Jeffrey here. Joey’s in our large yellow drybag.
Apologies to our Followers. Yesterday’s emailed post came with a number, rather than a title. I take responsibility as Joey’s scrivener, what with Joey lacking fingers. I neglected to type the title. It’s on the blog post itself: ”Less Climbing, More Talking”.
Today there was more climbing.
Before we left Coeur d’Alene, I spoke with Auntie as best I could.
Auntie is from Gujarat. Her Hindi is better than her English. She cleans at a motel—a hard job that I can tell you she does well. Her husband works nearby; I didn’t recognize the name of the company. Her son runs (and perhaps owns) gas stations in Wisconsin and Illinois. Auntie seemed to enjoy our encounter as much as I did. Her family’s story is America’s story.
I pedaled us onto I-90 East.
We had to top two mountain passes today. On the ascent to Lookout Pass, I stopped to talk with a father and daughter whose car had blown a tire on a pothole.
Conrad retired from work in finance. Beth is an Oregon farmer with a doctorate from the University of Washington who supplies organic eggs to her community. They are en route to see family in South Dakota.
Beth is kind, cheerful, and unflappable: good traits for a mother of three. She figured out how to release the tire from a tether that stumped her father.
Talking with Beth reminded me that well-meaning, educated people can differ civilly on the issues of the day. Most of us want to do the right thing. Sometimes philosophical and religious traditions clash.
I think of cases pending before the Supreme Court concerning women’s health rights (on which several religions disagree), ostentatious prayer by a faculty member at public school sports events (at a school that belongs to the whole community, of every sect and persuasion), and discrimination against some who don’t conform to traditional notions of gender and family. These thoughts make me worry for America’s future.
But on one thing all religious traditions agree. Welcome the stranger. Protect the refugee. Treat a stranger like a citizen. Love your new neighbor as yourself. The devil’s in the details, but that’s devil we can deal with.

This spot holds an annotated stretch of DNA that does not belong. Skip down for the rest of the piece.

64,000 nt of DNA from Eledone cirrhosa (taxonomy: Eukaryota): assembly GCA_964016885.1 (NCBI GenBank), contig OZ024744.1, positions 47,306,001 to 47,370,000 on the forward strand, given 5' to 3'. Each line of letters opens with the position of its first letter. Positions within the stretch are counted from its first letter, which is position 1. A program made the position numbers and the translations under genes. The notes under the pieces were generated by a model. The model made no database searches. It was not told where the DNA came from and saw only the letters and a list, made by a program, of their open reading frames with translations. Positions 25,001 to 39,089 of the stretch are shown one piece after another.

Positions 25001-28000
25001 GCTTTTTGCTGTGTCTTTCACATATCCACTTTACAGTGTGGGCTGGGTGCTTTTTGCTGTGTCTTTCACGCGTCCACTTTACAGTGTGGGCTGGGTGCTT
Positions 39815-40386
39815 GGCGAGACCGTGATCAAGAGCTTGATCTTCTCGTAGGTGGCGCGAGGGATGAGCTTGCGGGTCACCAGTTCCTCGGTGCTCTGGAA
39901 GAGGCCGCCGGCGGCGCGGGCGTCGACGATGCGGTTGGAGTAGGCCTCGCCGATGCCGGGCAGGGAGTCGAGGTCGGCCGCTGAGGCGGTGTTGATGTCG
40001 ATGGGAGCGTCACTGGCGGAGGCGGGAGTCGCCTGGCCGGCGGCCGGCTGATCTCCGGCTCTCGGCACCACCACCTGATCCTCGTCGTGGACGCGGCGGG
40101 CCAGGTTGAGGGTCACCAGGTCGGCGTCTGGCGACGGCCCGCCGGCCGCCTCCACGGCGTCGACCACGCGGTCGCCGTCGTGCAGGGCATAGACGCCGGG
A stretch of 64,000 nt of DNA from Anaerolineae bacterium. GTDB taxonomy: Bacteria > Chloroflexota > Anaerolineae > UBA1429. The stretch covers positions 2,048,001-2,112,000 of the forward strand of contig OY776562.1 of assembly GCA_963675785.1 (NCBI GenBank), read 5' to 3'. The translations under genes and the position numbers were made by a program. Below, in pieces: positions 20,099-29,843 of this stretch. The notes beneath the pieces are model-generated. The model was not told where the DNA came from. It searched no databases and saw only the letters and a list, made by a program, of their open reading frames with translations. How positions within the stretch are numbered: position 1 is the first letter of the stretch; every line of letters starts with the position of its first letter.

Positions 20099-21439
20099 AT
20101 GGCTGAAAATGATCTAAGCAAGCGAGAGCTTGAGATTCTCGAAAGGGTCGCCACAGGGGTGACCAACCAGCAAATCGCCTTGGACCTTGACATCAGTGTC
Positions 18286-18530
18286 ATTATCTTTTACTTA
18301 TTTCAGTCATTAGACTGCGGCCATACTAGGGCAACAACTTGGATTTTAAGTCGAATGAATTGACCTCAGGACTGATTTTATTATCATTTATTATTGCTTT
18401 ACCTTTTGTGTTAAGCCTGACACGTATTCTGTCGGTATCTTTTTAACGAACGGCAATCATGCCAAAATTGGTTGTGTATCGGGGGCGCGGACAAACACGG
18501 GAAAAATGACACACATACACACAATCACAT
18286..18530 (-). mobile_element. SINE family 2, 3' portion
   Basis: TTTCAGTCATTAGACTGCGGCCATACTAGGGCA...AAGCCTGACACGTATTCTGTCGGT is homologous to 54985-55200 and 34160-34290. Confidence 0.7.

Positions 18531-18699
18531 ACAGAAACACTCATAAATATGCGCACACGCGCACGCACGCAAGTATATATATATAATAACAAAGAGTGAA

After Conrad installed the spare tire, we left our new friends. I pedaled through a cold rain. Then the sun emerged. Mountain weather!
We descended 10 steep miles to Saltese, an unincorporated settlement very different from our Manhattan home.
I think it’s good that our vehicle flies the Stars and Stripes, and that I can pass for the country boy that I am at heart. I got a warm welcome from a man grilling a slab of meat outside.
Teri runs the motel and lives next door. She kindly gave me a nurse’s 10% discount and invited me to give her a holler, even at night, if I need anything. She didn’t have to do either.
This ”town” has one street with a few buildings. I ate at the only eatery.
Tonight’s question is, To be, or not to be? Should I follow our mission of talking about immigration, refugees and asylum, in this place, with these good people, who believe things I think are (to be blunt) nuts? Or should we go on our way quietly tomorrow?
I decided it’s best not to stir the pot. If someone approaches me, perhaps after seeing our vehicle or our Human Rights First sign, I’ll be happy to talk.
Otherwise, this time I’ll let them think (if they notice me at all) that I’m an inoffensive cyclist from NYC.
That alone may help to repair a little of what’s broken in the world.
Better safe than sorry….
LikeLiked by 1 person